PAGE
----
But that dinner -- oh, the food! -- nearly cured us. If there's anything better than a meal in Chengdu it's a home-cooked meal in Chengdu. We ate dry-fried green beans sporting bits of fatty pork and salty preserved vegetable, softened stir-fried tomato slices nestled in pillows of scrambled egg, deep-fried 'sandwiches' of chopped pork held between crispy slices of lotus root, tender pea vines dotted with toasted Sichuan peppercorns and dried chilies, and cool shredded cucumber and carrot tossed with bean thread noodle, chili oil, and black vinegar.
But the highlight of the meal was Qiao's mom's mizheng niu rou, a mound of roughly chopped steamed beef mixed with chili paste, soy sauce, sesame oil, Sichuan peppercorn, chopped green onion, lots of chopped cilantro, and bits of toasted rice. It wasn't especially spicy, but every bite was so flavorful, every morsel of meat thoroughly imbued with the seasonings.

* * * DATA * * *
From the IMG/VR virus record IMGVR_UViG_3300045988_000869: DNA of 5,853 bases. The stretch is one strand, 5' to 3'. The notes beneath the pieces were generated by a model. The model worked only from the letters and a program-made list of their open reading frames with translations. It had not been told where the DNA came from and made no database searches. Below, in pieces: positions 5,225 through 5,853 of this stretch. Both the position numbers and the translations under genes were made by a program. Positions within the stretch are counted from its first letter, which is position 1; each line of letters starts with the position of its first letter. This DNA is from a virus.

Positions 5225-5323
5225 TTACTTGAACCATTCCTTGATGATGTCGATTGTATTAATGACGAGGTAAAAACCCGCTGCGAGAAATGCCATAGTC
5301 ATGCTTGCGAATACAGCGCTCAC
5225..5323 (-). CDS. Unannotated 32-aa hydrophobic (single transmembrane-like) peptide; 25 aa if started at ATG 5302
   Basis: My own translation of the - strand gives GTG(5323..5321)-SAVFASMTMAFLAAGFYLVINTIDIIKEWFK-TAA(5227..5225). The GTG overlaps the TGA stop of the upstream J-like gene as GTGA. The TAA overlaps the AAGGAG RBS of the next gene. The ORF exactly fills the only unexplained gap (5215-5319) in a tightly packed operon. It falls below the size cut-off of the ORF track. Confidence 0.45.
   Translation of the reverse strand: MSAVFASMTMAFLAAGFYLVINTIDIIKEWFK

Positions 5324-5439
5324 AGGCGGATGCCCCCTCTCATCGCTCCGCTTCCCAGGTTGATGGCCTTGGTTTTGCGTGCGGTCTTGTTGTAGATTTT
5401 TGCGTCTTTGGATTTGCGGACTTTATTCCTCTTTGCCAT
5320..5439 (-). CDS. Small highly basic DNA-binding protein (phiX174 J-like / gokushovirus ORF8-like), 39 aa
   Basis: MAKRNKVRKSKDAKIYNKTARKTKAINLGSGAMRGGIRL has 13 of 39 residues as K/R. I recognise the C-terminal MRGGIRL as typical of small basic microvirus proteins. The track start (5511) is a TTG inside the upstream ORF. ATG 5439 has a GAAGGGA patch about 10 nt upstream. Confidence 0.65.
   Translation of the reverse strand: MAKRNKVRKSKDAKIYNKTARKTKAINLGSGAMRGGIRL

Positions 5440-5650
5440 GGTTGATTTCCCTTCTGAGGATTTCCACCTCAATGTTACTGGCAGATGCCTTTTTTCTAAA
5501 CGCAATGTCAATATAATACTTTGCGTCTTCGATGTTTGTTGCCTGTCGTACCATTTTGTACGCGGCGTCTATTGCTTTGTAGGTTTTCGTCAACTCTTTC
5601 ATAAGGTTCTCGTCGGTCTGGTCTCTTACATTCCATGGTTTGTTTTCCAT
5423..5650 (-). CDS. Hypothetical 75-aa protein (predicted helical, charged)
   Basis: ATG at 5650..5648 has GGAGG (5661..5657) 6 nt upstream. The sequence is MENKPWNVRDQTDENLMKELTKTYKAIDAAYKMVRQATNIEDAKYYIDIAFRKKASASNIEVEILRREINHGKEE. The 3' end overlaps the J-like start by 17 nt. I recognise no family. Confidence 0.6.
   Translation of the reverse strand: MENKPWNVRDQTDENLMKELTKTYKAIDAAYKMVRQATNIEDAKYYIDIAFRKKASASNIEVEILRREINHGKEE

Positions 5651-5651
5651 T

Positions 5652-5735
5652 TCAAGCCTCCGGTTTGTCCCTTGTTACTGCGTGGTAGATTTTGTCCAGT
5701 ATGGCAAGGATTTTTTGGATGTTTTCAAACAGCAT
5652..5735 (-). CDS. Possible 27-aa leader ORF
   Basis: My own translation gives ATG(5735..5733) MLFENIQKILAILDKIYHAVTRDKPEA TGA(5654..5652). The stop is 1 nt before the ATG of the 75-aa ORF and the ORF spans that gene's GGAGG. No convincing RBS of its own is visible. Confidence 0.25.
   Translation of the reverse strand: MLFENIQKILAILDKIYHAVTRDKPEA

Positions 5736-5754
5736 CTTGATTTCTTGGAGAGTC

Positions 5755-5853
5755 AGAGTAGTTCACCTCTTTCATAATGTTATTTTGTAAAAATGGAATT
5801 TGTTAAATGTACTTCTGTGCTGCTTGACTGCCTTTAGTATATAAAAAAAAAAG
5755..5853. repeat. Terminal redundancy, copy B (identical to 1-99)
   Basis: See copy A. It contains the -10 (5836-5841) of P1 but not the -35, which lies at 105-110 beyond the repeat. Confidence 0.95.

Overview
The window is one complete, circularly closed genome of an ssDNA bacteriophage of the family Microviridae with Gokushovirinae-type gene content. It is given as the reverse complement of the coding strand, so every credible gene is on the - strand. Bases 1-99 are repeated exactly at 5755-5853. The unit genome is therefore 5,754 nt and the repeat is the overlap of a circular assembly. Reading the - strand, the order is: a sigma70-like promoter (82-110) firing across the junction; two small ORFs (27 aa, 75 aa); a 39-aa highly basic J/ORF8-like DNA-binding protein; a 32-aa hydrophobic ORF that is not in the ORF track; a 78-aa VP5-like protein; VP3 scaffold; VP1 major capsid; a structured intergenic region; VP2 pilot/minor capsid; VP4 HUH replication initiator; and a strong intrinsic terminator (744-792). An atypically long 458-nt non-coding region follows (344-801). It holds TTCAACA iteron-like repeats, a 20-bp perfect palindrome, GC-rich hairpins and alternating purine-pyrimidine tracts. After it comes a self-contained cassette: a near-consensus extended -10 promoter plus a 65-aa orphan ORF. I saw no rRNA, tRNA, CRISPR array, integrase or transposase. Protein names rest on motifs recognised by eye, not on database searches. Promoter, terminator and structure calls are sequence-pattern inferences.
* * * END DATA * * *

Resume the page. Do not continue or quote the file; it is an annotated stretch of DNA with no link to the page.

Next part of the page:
Dave and I talked about that dish for days, months even. Then on our trip to Chengdu last January it seemed that mizheng rou was everywhere. Pork belly with pumpkin, beef with green onions, pork ribs with preserved vegetable -- we couldn't get enough of it. When we returned home I set about recreating the dish, with help from Fuchsia Dunlop's Land of Plenty and a recipe book of Sichuan home-style dishes that I picked up in Chengdu, and we've eaten it many times since.
Mizheng rou's greatness was confirmed when we served it to two houseguests a few months ago, Americans who had no preconceptions of what Sichuan food should or shouldn't be. They loved it. I think you will too. (Bonus -- it is VERY easy to make. Any steamer will do -- you don't necessarily need a Chinese-style bamboo one.)
I offer two versions, one for beef and one for pork with pumpkin or winter squash (the pork is not spicy), below. Both are wonderful served with crisp cold romaine leaves dressed with black vinegar (substitute a mixture of cheap balsamic and rice vinegar) mixed with sesame oil, a bit of sugar, salt, chili oil, and just enough sesame paste to give body.